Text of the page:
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These were the top neuroscience stories for the week of March 2, 2020.
Low-Carb, High-Fat Diet May Halt Brain Aging
Ketogenic diets and intermittent fasting regimens are popular weight-loss strategies. They may also benefit the brain. In a study published March 3 in Proceedings of the National Academy of Sciences, researchers found a low-carb, high-fat diet stabilized brain networks that degrade with aging. The researchers first analyzed brain scans from more than 1,000 people and found brain networks begin to destabilize around age 47. Type 2 diabetes, which previous studies have linked to dementia, accelerated this aging process. The researchers then wanted to figure out whether the type of fuel running the brain affected the integrity of brain networks. Normally reliant on glucose, the brain can also use compounds called ketones, generated by the breakdown of dietary fat or fat stores during fasting. Just one week on the high-fat, low-carbohydrate ketogenic diet increased brain activity and stabilized brain networks. People who ate their normal diet but fasted the night before getting their brains scanned also showed improvement compared to a control group on a normal diet that didn’t fast.
Big picture: Dietary changes may help protect the aging brain and prevent cognitive decline. We previously spoke with neuroscientist Mark Mattson about the brain benefits of intermittent fasting.
Read more: Low-carb diet may reverse age-related brain deterioration, study finds (The Guardian)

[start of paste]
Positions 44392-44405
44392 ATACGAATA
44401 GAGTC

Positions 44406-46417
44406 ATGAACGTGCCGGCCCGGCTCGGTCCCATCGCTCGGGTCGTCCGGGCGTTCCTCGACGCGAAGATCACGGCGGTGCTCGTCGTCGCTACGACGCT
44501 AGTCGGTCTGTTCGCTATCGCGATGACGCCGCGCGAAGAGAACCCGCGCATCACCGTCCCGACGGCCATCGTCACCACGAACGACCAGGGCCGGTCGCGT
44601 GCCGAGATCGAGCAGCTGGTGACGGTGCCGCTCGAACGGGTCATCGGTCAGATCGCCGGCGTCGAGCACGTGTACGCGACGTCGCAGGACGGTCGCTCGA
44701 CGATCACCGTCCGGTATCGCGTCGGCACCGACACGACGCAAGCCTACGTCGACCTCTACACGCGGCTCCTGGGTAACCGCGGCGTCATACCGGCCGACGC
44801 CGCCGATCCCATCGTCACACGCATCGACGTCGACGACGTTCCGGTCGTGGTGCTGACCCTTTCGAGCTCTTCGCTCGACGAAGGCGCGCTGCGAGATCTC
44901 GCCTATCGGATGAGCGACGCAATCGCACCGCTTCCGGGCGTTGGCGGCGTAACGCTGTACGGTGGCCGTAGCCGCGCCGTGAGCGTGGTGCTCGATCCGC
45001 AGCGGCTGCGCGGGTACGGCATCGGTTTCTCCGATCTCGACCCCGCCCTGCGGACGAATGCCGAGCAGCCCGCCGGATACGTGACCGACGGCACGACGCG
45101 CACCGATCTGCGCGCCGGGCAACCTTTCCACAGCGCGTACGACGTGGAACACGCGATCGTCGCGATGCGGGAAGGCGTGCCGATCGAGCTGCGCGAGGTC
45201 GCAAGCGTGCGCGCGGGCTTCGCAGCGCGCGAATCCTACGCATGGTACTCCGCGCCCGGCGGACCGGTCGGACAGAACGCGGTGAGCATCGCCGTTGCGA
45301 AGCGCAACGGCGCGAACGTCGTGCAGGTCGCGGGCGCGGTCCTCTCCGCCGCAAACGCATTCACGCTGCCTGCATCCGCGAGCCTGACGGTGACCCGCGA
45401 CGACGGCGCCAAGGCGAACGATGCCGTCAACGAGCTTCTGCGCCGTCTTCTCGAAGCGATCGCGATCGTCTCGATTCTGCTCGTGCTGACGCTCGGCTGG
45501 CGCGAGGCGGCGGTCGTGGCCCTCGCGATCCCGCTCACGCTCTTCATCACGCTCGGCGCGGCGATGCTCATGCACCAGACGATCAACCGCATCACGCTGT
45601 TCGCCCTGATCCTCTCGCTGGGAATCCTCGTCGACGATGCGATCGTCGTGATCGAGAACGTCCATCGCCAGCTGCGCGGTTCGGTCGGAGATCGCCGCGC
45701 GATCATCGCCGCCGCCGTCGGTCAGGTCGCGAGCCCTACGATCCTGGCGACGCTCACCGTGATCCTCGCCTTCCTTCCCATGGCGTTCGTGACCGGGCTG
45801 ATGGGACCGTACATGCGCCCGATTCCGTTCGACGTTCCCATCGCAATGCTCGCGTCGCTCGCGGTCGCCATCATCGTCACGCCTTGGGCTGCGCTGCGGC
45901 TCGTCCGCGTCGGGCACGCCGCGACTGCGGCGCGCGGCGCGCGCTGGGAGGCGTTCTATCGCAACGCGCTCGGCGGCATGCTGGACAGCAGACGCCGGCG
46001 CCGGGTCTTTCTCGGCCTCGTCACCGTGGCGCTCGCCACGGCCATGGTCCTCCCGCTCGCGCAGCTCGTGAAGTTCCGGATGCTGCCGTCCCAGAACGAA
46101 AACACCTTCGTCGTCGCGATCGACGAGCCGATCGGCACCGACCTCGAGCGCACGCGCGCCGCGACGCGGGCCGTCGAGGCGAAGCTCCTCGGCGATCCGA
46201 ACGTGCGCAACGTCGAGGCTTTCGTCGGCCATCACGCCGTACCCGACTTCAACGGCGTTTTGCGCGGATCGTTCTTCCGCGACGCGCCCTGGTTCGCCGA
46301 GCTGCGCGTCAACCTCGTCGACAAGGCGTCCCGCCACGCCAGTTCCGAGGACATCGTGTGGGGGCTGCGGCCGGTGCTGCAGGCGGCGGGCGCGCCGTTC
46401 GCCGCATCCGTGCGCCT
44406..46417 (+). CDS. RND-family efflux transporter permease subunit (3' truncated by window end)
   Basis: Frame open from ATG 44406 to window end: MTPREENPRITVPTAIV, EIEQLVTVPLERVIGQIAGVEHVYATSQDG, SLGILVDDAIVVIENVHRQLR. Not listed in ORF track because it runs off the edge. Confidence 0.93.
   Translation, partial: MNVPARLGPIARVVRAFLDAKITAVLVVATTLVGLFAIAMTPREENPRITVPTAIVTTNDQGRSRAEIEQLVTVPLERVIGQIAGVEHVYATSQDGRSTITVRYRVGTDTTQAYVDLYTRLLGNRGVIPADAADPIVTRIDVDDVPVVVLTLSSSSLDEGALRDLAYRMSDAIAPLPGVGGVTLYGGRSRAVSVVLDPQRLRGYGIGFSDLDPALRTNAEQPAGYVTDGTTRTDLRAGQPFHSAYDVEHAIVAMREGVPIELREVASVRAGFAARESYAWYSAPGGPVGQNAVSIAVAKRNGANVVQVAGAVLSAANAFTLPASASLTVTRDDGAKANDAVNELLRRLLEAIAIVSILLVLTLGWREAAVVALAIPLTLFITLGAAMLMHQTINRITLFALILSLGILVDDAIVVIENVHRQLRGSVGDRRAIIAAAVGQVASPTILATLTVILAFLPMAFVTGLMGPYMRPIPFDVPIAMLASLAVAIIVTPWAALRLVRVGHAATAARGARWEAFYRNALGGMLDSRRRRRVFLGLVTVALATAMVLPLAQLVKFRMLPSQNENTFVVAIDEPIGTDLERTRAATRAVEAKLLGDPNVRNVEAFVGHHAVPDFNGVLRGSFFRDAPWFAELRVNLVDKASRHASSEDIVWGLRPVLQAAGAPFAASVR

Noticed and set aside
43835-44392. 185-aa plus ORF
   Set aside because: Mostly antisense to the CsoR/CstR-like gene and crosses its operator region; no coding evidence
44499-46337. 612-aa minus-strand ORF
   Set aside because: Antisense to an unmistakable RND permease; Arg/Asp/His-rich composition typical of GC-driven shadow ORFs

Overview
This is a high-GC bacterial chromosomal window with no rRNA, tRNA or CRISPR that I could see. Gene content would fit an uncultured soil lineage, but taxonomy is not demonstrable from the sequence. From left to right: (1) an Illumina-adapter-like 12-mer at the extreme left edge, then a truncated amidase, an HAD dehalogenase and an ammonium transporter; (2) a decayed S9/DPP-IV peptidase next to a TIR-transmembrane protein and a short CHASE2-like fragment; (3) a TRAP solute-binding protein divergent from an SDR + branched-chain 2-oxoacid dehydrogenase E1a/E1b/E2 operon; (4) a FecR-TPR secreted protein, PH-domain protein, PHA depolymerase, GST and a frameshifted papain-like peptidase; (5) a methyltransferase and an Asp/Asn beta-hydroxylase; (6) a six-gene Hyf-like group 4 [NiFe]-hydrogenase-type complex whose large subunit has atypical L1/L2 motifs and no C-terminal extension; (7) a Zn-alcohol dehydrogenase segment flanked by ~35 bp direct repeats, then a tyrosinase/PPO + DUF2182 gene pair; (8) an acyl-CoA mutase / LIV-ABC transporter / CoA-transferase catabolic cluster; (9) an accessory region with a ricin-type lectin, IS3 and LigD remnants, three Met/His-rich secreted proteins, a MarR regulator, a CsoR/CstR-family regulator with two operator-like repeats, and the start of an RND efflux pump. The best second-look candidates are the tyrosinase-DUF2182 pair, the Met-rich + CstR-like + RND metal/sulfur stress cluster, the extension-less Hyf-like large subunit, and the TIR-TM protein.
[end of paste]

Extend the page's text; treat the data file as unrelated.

Doctors Use CRISPR in Attempt to Restore Vision in Blind Person
In a first, doctors deployed a powerful gene-editing technique to edit genes directly in a patient’s body. The CRISPR gene-editing system snips out harmful mutations in DNA, and scientists are testing whether it can treat various genetic disorders such as sickle cell disease. But it’s never been used directly in the body before: in other studies, scientists have taken cell samples from patients, inserted the CRISPR machinery, and added the cells back to the patient. Doctors at the Casey Eye Institute in Portland, Oregon injected the gene-editing tool into the eyes of a patient with a genetic disorder that causes blindness. The effort is part of a study led by the gene-editing company Editas Medicine and the pharmaceutical company Allergan. It may take up to a month to see if the treatment restores vision. If the initial results are promising, the doctors plan to test the treatment in more patients.
Big picture: CRISPR could lead to treatments for many genetic disorders. We previously spoke to scientist Sean Ryder about the ins and outs of the gene-editing technique.
Read more: In A 1st, Scientists Use Revolutionary Gene-Editing Tool To Edit Inside A Patient (NPR)
Babies’ Brains Are Prewired to See Faces
Many areas in the brain are specialized for certain tasks, like language or visual perception. But the source of these specialized areas has puzzled scientists: do they emerge through experience? Or is the neural architecture present at birth? A study published March 2 in Proceedings of the National Academy of Sciences adds to the debate. Researchers scanned the brains of 30 sleeping infants between six and 57 days old — the youngest babies ever to have their brain activity measured for a study like this. The researchers wanted to know whether areas of the brain that process faces were linked up and talking to each other. Though the babies were just weeks old, these regions were already connected, suggesting the human brain is prewired to perceive faces.
Big picture: Though our brains might be prewired for certain cognitive feats, early life experience is still crucial to developing these abilities and the brain networks underlying them.
Read more: Born Ready: Babies Are Prewired to Perceive the World (Scientific American)